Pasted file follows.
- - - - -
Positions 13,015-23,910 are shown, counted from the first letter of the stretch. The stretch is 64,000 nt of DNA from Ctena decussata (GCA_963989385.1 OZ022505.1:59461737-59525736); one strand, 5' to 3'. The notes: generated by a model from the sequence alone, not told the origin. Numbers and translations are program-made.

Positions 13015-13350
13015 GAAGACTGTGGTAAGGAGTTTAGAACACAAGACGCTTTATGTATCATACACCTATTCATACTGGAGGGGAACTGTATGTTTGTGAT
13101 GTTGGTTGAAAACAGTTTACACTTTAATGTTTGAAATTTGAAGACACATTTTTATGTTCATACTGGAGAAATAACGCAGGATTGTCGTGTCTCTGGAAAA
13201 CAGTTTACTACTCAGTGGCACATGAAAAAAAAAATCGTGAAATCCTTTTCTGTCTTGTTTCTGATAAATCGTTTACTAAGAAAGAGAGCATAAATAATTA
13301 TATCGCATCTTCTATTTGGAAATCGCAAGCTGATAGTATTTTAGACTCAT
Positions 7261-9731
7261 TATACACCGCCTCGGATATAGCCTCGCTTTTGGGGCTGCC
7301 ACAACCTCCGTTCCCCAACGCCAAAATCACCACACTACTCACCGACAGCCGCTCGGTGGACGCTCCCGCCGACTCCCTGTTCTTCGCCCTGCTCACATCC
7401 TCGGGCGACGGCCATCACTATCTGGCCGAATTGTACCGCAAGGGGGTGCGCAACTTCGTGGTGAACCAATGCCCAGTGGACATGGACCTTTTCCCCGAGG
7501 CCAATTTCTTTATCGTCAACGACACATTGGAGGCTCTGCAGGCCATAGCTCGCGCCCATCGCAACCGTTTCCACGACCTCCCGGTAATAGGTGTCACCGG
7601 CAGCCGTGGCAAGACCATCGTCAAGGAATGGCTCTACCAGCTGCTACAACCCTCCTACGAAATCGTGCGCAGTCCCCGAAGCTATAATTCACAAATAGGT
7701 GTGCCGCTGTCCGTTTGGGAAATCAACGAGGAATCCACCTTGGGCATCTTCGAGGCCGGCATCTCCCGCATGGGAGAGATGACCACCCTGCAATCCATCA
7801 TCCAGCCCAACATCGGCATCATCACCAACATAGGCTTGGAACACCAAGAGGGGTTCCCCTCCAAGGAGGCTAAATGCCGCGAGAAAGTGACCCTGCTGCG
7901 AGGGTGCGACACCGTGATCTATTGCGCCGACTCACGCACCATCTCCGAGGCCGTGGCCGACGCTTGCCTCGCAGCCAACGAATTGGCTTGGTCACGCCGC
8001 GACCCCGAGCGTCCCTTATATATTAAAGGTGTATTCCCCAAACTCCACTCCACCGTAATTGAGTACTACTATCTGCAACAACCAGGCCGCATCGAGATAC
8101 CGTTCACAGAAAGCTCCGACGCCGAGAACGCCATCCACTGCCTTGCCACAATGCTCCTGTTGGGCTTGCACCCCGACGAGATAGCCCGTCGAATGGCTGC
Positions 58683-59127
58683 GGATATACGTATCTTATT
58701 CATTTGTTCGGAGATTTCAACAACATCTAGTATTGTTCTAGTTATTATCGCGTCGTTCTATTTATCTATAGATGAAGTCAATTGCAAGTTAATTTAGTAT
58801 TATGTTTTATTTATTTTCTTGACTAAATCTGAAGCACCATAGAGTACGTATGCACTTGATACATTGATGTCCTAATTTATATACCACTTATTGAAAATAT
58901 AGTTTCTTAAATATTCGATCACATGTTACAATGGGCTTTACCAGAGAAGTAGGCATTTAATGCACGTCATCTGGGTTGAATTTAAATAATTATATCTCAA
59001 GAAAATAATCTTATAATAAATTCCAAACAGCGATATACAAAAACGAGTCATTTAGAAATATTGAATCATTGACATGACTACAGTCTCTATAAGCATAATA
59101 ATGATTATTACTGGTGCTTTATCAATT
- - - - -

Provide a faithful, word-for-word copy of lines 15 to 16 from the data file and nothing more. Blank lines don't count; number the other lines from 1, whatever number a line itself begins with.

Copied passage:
7901 AGGGTGCGACACCGTGATCTATTGCGCCGACTCACGCACCATCTCCGAGGCCGTGGCCGACGCTTGCCTCGCAGCCAACGAATTGGCTTGGTCACGCCGC
8001 GACCCCGAGCGTCCCTTATATATTAAAGGTGTATTCCCCAAACTCCACTCCACCGTAATTGAGTACTACTATCTGCAACAACCAGGCCGCATCGAGATAC